3. In this case the offence was committed before the Sub-Registrar and Section 84, Registration Act, makes it clear that the registering officer is a public servant and that a proceeding under the Registration Act is a judicial proceeding for the purposes of Section 228. As Col. 8, Schedule 2, assumes that the offence is committed in a Court it may well be argued that there is no difficulty in holding that the Sub-Registrar is a Court for the purposes of Col. 8, Schedule 2. It would appear that under the Registration Act of 1877 there was a clause in addition to what is now repeated in Section 84, Registration Act of 1908, to the effect that the Registrar should be and the Sub-Registrar should not be a Court within the meaning of the section which corresponds to Sections 480 and 482. It is, therefore, somewhat difficult to lay it down that by virtue of the Criminal Procedure Code the Sub-Registrar is a Court for the purposes of Sections 480 and 482 and we find that Section 483 appears to leave the matter to the directions of the Local Government. In this case it appears that the Local Government has made no direction as regards the Registrar or the Sub-Registrar being a civil Court within the meaning of Sections 480 and 482 and the result of that is that the offence under Section 228 if committed before a Sub-Registrar cannot be dealt with under Sections 480 and 482 that is to say, in the first instance by the Court in which the offence was committed. On my part there is a grave difficulty in saying that such an offence can be dealt with outside the provision made in Section 480 or 482 or in the absence of any directions by the Local Government in saying that it can be dealt with by himself under Section 480.
4. After examinnig the matter it appears to me that it is almost hopeless to suppose that in the proceeding now started any final result can possibly be arrived at under Section 228. To my mind the intention of the legislature is that a charge under Section 228 as distinct from a charge under Section 175 should be dealt with in a summary manner under Section 480 or else in a rather more elaborate manner provided by Section 482 and the latter section is confined to a case where the Court against whom the offence is committed has applied its mind on the question to decide if a fine of Rs. 200 will not be adequate. It has, however, been pressed upon us that in this case the Magistrate to whom the matter had been sent has tried it as a. complaint in a summons case. But it does by no means follow that he will find in the end that Section 228 is the only section which can be applied. It will be open to him if he thinks fit to find that the accused is guilty of another offence triable as a summons case and Section 186, I.P.C., is suggested as a possible alternative. In the circumstances it is said that we should not quash the proceeding but let the Magistrate go on with it. In my judgment that contention must prevail. We think we ought to give direction in this case to the effect that under Section 228 proceedings should not be further continued but that the Magistrate's proceedings should not be quashed because it is open to the Magistrate to consider the facts and come to a conclusion whether under any other section he should proceed. With this direction the rule is discharged.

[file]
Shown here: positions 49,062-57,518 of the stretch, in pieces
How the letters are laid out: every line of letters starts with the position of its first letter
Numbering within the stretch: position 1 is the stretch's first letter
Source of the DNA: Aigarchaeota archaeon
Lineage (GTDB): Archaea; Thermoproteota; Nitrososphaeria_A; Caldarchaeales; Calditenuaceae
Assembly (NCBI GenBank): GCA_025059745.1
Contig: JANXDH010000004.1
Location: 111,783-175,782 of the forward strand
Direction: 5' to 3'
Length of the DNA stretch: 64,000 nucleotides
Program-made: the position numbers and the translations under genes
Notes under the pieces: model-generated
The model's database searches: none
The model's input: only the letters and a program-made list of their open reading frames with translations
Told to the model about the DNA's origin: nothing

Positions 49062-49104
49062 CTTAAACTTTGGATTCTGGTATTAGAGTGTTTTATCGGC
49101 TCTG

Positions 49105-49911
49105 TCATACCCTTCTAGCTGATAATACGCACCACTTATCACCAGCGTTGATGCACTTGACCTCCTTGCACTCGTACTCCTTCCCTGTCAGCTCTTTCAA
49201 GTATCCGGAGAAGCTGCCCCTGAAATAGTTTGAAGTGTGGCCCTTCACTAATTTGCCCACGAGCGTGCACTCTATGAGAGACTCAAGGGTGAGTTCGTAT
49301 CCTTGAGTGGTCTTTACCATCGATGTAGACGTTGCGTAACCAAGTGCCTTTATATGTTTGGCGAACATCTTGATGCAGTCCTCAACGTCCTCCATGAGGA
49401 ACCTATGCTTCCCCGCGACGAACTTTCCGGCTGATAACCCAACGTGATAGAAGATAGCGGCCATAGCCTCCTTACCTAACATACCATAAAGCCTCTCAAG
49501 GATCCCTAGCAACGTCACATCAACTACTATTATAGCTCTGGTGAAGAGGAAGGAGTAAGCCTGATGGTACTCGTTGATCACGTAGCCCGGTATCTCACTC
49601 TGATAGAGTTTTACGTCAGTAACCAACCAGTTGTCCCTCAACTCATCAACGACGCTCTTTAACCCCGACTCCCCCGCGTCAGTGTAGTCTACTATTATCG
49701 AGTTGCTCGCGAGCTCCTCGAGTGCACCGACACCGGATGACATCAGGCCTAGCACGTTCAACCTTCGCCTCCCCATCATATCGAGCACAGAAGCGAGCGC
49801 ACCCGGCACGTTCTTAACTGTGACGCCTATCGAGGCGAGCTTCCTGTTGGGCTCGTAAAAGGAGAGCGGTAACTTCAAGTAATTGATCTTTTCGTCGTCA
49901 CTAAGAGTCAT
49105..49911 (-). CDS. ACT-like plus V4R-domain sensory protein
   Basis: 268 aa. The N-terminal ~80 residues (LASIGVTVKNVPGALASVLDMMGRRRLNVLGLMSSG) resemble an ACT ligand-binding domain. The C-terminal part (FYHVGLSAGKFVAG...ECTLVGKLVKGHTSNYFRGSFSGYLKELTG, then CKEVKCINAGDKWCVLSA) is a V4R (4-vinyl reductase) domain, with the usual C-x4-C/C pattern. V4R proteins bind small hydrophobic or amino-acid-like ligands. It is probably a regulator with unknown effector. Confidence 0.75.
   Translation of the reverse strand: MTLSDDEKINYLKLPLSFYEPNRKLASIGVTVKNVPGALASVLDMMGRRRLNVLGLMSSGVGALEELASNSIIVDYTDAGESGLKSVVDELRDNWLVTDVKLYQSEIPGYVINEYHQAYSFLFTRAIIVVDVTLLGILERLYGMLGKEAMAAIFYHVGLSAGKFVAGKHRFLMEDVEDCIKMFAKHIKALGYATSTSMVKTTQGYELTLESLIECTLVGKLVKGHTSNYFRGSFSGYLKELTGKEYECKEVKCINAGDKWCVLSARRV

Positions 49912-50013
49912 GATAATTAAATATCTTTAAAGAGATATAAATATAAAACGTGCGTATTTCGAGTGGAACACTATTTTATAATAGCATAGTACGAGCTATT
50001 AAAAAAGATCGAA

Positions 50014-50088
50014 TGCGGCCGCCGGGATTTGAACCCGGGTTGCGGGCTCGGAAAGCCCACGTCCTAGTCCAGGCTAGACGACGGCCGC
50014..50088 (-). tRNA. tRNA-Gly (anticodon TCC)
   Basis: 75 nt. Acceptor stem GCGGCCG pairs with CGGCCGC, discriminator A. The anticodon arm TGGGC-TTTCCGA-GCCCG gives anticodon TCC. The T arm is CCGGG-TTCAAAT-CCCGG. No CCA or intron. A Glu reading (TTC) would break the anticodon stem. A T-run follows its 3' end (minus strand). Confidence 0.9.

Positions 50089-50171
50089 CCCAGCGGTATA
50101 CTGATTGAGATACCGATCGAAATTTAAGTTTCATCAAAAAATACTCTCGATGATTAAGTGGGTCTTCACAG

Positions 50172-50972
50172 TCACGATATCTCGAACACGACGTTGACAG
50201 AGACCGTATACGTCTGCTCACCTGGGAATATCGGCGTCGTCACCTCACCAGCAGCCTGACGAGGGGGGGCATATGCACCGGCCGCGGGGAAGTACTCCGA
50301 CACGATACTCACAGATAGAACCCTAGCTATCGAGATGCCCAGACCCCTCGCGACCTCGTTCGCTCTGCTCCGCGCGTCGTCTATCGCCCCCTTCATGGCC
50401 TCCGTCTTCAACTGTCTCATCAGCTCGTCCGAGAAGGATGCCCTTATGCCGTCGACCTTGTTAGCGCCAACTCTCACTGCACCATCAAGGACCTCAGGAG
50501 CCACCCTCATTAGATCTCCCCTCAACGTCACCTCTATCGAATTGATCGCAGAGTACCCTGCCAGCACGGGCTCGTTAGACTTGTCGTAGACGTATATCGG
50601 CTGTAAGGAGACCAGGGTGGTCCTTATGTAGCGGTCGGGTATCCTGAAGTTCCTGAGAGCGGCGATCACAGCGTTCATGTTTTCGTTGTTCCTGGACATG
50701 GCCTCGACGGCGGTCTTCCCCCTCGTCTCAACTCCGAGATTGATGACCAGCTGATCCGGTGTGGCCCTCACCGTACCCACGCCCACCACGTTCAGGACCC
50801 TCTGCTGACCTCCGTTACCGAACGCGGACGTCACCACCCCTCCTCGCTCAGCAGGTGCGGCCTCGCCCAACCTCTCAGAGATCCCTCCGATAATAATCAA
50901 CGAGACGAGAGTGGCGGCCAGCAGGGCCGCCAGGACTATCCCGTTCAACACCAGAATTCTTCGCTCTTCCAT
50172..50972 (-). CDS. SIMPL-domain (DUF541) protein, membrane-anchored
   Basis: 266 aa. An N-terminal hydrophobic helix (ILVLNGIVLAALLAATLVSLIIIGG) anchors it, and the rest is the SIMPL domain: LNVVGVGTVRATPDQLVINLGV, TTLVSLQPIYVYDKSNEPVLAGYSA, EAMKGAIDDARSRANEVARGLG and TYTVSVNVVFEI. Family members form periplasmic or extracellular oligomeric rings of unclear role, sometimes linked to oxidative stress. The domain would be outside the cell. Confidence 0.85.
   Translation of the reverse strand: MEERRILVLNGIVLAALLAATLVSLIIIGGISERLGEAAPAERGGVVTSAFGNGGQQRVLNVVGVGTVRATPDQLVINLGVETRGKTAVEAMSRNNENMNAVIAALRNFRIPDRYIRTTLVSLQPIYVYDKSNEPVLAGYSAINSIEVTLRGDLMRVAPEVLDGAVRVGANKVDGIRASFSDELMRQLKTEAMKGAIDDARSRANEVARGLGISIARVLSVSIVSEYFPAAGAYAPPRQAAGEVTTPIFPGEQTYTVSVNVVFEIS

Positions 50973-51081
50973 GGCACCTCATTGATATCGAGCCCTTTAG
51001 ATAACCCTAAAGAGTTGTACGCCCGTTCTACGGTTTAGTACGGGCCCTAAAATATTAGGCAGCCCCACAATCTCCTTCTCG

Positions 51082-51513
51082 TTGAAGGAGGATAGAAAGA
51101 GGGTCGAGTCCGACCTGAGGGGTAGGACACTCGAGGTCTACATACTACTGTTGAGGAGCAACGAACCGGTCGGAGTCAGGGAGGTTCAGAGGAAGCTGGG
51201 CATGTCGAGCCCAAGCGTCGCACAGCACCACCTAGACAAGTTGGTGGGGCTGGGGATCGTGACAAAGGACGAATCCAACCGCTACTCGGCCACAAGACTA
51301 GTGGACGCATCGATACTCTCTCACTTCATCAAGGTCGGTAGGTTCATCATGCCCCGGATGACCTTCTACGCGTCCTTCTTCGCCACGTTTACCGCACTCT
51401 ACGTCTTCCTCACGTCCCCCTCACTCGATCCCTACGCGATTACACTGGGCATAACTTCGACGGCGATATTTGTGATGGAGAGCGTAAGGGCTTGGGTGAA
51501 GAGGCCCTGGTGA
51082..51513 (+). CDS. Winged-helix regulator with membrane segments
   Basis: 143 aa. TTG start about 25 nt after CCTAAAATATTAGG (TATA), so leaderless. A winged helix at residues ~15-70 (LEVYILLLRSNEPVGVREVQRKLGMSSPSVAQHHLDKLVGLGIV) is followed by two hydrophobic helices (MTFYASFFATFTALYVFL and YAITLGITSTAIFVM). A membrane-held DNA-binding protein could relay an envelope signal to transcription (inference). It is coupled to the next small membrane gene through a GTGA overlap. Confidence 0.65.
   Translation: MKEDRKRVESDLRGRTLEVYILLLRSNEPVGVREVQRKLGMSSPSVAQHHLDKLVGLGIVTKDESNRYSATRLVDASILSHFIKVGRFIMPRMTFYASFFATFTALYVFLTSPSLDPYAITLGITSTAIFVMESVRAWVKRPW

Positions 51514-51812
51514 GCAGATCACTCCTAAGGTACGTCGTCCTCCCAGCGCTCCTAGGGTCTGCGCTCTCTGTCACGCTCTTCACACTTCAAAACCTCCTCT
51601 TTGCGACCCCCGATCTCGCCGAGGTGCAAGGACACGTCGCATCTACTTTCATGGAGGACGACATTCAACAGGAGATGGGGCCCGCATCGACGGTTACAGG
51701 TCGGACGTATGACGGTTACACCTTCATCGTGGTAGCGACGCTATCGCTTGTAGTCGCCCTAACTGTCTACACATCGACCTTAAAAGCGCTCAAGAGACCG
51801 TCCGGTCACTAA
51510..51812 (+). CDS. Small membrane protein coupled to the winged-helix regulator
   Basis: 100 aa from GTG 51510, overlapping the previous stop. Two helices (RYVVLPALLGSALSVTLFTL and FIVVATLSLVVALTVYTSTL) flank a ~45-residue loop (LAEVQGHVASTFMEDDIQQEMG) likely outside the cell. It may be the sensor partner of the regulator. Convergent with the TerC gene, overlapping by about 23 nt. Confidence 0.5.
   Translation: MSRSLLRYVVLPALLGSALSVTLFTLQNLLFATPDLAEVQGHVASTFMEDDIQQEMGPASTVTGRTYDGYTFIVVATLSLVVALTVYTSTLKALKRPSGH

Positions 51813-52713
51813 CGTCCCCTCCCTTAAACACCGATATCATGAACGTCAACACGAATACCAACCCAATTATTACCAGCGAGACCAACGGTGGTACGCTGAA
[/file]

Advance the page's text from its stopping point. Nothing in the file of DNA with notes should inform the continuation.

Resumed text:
5. I agree.